What did I see? The first step in making a record is to identify what you have observed. With the exception of some microscopic life, all living things are assigned a unique identity in the form of a species name. Ideally a record will state this species name.
While some species have common names, such as 'mallard duck' or 'common frog', many do not. However, they all have a 'scientific name', which is unique to them and understood internationally. Scientific names have two parts, usually derived from Greek or Latin: the first part is the group, or 'genus' to which the species belongs, and the second part identifies the actual species. It is the two parts together that make up the unique names of all living things. The scientific name for the Mallard duck is Anas platyrhynchos. This shows that it belongs to the genus 'Anas' which is Latin for duck, and indicates that the Mallard is related to other ducks. The species name, platyrhynchos, is Greek for flat bill, referring to its typical ducklike bill. The genus and species are always written in italics.
All species belong to a 'genus', such as Anas (ducks), and also to larger hierarchical groupings called Kingdom, Phylum, Class, Order and Family. To be able to identify something it helps to know which group it belongs to so that you can use the right identification aids. If a species is not immediately recognisable, you can consult identification keys, field guides, or ask for help from someone who knows more about this group.
Identifying an animal or plant is done using a hierarchy of classification. The table below lists this hierarchy and shows how you can narrow down a species’ identification to a name.
Some groups, such as beetles (Coleoptera) and moths (Lepidoptera), contain many species and the popular field guides do not include all the species in the group. In these cases it is often only possible to identify the family or genus the species belongs to, for example that it is a ground beetle, a rove beetle, or a click beetle. When starting to record a group it is best to start with one containing common and distinctive species, such as birds or butterflies, and to build up expertise through joining a society, attending field meetings and learning from experts.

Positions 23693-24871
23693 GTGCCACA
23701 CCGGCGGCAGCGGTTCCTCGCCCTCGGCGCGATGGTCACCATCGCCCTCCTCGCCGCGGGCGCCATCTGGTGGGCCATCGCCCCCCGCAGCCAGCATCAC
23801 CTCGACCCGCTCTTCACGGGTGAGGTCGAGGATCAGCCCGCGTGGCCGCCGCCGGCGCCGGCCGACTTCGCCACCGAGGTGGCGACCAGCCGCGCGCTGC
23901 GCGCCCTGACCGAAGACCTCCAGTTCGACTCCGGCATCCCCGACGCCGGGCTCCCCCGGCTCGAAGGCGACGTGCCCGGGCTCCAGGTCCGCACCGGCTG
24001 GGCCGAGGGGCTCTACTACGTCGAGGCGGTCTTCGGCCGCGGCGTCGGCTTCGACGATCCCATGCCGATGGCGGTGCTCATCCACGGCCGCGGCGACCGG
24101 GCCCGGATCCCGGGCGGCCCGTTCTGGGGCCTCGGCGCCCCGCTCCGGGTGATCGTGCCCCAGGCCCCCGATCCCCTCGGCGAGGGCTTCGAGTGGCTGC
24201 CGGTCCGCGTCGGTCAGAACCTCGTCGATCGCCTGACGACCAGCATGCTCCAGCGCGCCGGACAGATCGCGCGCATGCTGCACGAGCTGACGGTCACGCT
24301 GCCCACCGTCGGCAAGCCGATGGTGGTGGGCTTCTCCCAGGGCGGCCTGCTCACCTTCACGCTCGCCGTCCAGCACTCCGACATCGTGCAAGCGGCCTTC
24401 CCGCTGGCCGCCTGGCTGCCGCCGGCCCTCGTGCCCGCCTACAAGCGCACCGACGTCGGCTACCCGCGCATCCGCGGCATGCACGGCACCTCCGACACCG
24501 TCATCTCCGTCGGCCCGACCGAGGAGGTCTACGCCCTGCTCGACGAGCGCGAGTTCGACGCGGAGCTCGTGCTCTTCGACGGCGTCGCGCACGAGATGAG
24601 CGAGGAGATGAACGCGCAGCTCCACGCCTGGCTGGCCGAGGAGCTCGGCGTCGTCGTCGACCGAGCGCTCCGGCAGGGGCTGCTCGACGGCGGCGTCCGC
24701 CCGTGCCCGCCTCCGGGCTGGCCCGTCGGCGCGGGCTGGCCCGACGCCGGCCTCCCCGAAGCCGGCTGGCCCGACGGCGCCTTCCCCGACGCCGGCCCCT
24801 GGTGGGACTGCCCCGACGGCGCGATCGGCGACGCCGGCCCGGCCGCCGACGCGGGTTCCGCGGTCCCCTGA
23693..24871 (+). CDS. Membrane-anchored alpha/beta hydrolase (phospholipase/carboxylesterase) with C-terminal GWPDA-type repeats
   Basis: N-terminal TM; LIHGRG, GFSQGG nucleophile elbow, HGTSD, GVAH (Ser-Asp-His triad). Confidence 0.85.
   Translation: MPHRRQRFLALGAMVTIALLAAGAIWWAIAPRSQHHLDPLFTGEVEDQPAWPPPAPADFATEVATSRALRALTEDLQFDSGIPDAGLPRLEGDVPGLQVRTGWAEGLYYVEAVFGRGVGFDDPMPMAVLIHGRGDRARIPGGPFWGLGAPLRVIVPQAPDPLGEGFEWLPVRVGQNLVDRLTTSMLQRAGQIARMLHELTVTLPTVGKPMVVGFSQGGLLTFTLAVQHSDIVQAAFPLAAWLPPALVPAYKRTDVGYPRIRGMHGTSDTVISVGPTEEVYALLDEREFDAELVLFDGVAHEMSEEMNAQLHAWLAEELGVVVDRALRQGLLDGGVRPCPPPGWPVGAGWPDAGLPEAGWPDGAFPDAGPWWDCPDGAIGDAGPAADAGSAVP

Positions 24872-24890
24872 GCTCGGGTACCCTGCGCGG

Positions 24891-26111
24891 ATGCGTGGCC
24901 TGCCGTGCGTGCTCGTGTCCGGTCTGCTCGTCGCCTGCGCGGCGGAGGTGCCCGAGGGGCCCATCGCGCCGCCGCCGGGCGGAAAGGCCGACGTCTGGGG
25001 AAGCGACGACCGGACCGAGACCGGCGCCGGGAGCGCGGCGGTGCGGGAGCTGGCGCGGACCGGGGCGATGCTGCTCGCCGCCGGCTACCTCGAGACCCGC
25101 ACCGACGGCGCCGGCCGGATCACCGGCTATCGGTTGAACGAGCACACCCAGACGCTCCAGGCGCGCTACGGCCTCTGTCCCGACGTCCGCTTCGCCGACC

Once a species has been identified, and this will become quicker with time, it is also important to count how many of that species you can see. Although, information on the presence or absence is useful it is also useful for conservation managers to know how many of a certain species are found in each location so, for example, areas may be prioritised or changes in local and national numbers may be compared.
Where did I see it? The exact location of an observed species should be recorded so that someone else can find it again or assess the distribution of that species. It is important to be as precise as possible, ideally to within a square of 100m x 100m, or smaller. Anything more vague has much less value for conservation purposes. For many years, biological recording has been carried out on the basis of the UK national grid of the Ordnance Survey (OS). The Ordnance Survey website has details of how to read a grid reference from a map and details of the types of maps available. Hand-held Geographical Positioning Systems (GPS) are now quite popular but you still need to know how to use maps to use these properly.
The content of most Ordnance Survey maps is also available through the Ordnance Survey website (https://osmaps.ordnancesurvey.co.uk). This is very useful, although only small sections of the maps can be viewed at any one time.
When did I see it? A full date (day, month and year) should be recorded. Some people note the hour, minute, and even second, for each observation. This is useful, e.g. with a flock of migrant birds or a school of dolphins to plot their movements. Too much information is far preferable to too little! It is as easy to note down the full date as something more vague, such as the month or season. Full dates are needed when looking at whether flowers are appearing earlier or migrant birds are leaving to fly south later. This type of analysis is also called phenology and The Woodland Trust collect records of various 'first' and 'lasts' submitted by the public (Nature's Calendar).
Who am I!? Your full name and contact details are needed so that any queries about your observation can be made to you. You should also note down whether an expert has verified the record.
Other details you might record
There are many other details that can be included with a species record, such as sex, habitat, weather, elevation, tree girth, tree height, stage of development, method such as trapped, swept (with a net), ‘pooted’ (sucked up with a tube or 'pooter'), determiner, reference, accuracy of grid reference etc. It is often imperative that some or all of these details are collected since they may allow proper comparison of data from different sources, and are often required by national recording schemes.
More information can be found on the NBN website.